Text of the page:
view vectors revenge fought pesticide

Cloned as desperate renditions
Casually breaks vacancy a jet-propelled
climb guessed-at before inject and exhaust
legalises suspected values
 
Simply rested on grain couch
Without concern for pattern
guessed-at reprieve by indiscreetly rested attention
a pull driver flattens rock
 
It never becomes too easy
Often lost but momentarily refocused
without position certainties risked onto disparities
holds onto the carpet as it recedes from underneath
 
So we think the values are clear
and a resounded snap remainders in over-order
in singularities squeezed through the bottle-neck
existence learnt on assumption
 
The carpet cracks the static underway
A row of tasselled rails to prevent the viewer
evolved from involuntary excuses
in a chord ascending into blossom
 
But it’s fixed
The rubber the liquids the wind
all this are measured
shackles in the bounce of oblivion
 
Tousle regretables shut psyche in reason
opinion spat beneath the coving
vermin ridden
in the expanse of motorway drainage
 
From thought ignorant of cure
Repeats ornament what seems like always
recurrence and expectation rebound on each other
a series of soon-to-be continuously on view
 
Period living becomes style Tonight’s theme is “desire”
Cretinous in bibulous ridden indeterminacy
arums infestation exorcised purely reprieve affection
plant life situation as unexpected attainment
 
Lambda DASH and FIX clone your DNA
into superior vectors surrounded by
Not I sites that facilitate easy excision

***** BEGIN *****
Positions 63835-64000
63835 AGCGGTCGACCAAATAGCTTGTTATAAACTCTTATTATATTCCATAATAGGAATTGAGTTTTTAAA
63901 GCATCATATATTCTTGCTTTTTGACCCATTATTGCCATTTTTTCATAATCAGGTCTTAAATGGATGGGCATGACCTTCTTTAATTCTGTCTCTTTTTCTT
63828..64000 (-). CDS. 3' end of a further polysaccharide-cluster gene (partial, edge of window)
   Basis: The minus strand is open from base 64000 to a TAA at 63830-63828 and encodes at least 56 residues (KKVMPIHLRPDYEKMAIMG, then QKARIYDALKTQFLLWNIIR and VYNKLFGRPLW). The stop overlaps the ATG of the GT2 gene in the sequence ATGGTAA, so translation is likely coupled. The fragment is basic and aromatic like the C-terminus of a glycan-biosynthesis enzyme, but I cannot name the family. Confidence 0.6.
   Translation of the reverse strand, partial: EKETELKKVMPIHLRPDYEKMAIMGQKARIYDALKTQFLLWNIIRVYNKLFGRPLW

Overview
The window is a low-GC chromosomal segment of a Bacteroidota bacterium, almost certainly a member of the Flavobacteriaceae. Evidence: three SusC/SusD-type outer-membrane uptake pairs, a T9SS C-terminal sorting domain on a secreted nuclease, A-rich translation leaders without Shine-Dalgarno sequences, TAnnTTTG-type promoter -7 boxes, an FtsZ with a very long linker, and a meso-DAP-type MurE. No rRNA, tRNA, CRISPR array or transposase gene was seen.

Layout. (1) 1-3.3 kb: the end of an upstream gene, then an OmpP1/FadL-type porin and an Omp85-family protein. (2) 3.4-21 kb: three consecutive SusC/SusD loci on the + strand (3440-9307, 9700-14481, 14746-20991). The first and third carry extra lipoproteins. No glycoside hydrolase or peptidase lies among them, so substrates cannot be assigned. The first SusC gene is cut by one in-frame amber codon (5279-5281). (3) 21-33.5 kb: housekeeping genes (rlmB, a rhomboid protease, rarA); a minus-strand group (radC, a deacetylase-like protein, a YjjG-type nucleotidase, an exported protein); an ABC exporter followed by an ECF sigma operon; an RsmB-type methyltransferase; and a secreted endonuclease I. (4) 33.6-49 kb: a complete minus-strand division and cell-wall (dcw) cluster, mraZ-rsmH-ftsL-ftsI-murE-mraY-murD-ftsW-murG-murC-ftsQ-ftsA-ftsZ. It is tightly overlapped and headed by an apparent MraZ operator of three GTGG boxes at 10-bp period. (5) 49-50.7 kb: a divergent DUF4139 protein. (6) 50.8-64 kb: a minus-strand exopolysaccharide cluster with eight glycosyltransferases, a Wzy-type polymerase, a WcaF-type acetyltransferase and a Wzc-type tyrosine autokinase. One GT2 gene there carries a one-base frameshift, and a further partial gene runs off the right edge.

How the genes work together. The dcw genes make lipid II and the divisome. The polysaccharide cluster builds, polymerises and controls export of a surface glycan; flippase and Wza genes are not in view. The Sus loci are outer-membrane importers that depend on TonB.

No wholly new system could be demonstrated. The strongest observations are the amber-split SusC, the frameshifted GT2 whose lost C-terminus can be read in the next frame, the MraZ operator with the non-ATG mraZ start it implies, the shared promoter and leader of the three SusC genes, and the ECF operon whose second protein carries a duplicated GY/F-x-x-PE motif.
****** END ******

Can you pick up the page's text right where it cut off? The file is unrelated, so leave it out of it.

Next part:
of inserts and rapid gene mapping
 
Glad at once to be failing in what is heard
Persistence off investing bought has marvelling
habeas-corpus grudge meant respect shuns vegetates plover shelf
mote reality’s adjourn when crag is meant
 
Desire, applauded and excused
Chaos this scribe eradicates “the precise sphere”
rusted fences vegetate need on
pushed and wrist volts into gracious into Oedipal play eruption
 
Pyre vent of parade, applauded and excused
Oedipal puns lap cat
each vessel’s limits auricular nerves
building which often told pattern erodes
 
Plenty pirouetted practicality
No offense you decide in a minute victory spread city
helpless barren and uniformity of phonemes
view play of squawking magnifies situation
 
FLASH non-radioactive labelling and
Detection system can achieve single
gene detection on your Southerns and Northerns
FeatherVolt to provide all your electrophoresis power needs
 
Hows planned implode bodily necessity
Pallid fortune expand fortify shields
vial “common view” thrown over perversity
funds power in the self gains domicile station
 
A quiet space
Taken on board as requirement
without loss of aesthetic function
the feel of confidence
 
Vectors of acceptance given in to employer’s need
Root and beat rudder
wet fruit can of vested inturn often vernal per fiction
enough of thanatism runs after peace
 
Inner rip often this appeal meant
The sleeper rapidly becomes the dreamer and then the stag
leaves through the front of his chest
nothing imagined holds away from what it is
 
Products that take you
From your tissue your cells to high quality
library in the superior ZAP vector
incorporates the unique in-viva excision feature
 
Volt metering excitement then ecstasy
This is what I expected all the many whiles
rakes posture the trade-in fool nothing in the mire
the pelt perioded discover
 
Addressed where impediments dove this baggage full
Confirmed by presentation
black star of the intellect peppered post-life-off
the playback interest of the intentions of beauty
 
Hand shakes the thumbs-up
A list of vitamins with good causes specified
ratify rupture over prop-up objection grudge best
occasionally pitch of desire as foundational
 
Suddenly he listened
and as ages passed
became freely immediate
as it happens.